Lizzo, seen arriving at the Staples Center on Sunday, was the top nominee for this year's awards. (Jordan Strauss/Invision/The Associated Press)

The 41-year-old Bryant, his 13-year-old daughter Gianna and seven others were killed in a helicopter crash just outside of Los Angeles earlier Sunday.

"Since we are in his house, I would ask you to join me in a moment of silence," Recording Academy CEO Harvey Mason Jr. said.

On the Grammys red carpet in Los Angeles, Grammy-nominated Toronto singer-songwriter Jessie Reyez pays tribute to the LA Lakers star. 0:31

Ten days before arguably the biggest night in music, the industry erupted when the Recording Academy announced it had put its recently hired CEO, Deborah Dugan, on administrative leave for alleged misconduct. Dugan and her lawyers fired back at the academy, claiming that the awards show is rigged.

Tarriona "Tank" Ball of the New Orleans soul-funk band Tank and the Bangas, nominated for best new artist, said she's not letting the drama ruin the achievement for her band.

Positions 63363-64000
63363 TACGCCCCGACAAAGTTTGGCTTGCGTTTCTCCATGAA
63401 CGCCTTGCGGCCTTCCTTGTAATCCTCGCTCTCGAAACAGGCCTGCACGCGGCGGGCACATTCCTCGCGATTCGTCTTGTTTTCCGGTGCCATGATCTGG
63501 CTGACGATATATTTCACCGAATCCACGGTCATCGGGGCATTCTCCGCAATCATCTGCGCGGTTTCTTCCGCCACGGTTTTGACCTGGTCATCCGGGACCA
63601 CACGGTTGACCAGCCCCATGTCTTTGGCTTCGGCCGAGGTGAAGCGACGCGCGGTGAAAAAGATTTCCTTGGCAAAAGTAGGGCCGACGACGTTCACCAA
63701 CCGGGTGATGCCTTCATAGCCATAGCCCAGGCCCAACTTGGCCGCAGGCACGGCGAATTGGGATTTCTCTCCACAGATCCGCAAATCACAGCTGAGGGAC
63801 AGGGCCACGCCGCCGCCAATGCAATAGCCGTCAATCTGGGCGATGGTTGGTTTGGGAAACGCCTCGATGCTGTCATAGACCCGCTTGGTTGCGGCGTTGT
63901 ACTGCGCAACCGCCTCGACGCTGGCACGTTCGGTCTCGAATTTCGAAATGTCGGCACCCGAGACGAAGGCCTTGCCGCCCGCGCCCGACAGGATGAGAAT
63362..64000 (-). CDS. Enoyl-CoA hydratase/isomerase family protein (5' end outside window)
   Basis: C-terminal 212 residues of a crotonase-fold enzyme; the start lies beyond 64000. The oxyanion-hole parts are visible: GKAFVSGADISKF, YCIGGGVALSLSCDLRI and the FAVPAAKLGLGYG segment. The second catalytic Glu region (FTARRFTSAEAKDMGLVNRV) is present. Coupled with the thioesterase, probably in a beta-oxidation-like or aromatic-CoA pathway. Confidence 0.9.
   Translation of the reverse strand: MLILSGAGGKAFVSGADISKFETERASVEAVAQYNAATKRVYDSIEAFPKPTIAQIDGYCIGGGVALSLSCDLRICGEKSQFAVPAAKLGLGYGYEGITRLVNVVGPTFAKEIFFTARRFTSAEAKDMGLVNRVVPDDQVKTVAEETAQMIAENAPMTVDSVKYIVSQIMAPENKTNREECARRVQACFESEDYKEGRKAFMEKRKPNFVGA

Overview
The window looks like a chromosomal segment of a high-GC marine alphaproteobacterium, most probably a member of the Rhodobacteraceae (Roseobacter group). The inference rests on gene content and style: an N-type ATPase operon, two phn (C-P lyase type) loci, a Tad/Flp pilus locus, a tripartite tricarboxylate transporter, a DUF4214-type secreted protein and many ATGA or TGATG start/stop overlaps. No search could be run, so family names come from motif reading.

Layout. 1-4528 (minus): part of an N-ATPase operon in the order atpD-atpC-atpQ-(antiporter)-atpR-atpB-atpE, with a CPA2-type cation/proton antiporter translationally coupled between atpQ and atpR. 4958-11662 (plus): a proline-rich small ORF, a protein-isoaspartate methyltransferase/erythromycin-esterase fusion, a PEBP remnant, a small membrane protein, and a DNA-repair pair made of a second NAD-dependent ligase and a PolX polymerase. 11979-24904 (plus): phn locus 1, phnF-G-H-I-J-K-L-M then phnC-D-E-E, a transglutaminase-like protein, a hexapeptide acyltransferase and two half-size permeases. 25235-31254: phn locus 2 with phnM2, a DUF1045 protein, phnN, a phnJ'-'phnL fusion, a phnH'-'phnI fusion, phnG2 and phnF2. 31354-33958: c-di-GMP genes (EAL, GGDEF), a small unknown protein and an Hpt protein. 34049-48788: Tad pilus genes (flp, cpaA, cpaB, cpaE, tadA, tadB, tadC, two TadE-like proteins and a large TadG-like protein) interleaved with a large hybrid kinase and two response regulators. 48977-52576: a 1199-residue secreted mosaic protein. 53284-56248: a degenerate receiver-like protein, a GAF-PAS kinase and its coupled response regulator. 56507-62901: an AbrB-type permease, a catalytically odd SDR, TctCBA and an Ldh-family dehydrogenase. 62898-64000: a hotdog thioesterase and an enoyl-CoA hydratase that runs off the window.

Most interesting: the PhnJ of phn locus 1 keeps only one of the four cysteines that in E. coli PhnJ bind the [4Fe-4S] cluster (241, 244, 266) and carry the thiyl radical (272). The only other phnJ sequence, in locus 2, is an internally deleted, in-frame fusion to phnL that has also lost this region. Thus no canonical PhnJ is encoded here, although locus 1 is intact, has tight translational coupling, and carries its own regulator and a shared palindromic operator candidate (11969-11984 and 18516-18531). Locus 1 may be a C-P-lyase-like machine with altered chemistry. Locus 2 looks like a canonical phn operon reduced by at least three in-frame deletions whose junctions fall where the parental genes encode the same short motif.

"I feel like I'm exactly where I'm supposed to be at, and I don't want anything taking away from all the nominees," Ball said.

"This is our moment. This is our time."

Canadians leave empty-handed

Drake, Shawn Mendes, Jessie Reyez and Alberta's Indigenous singing group Northern Cree were among the Canadian performers left empty-handed on music's biggest night in Los Angeles.

All the Canadian contenders, who also included Michael Bublé and Daniel Caesar, were competing in categories that were presented before the live show.

Steve Wood, co-founder of Northern Cree, didn't win best regional roots music album, which means the group is now zero-for-nine on the Grammys count. But he's not sweating another loss for the group, he said, because the Grammys offer an opportunity to shine in other ways. He's looking forward to showcasing First Nations cultures and fashion on a global scale.

"It's always a win for us when we represent our people in circles where we're getting our voice out," Wood said by phone shortly before stepping onto the Grammys red carpet.

"Our music is alive as well, and some day maybe we'll get to that point of having it recognized on that stage."

With files from The Canadian Press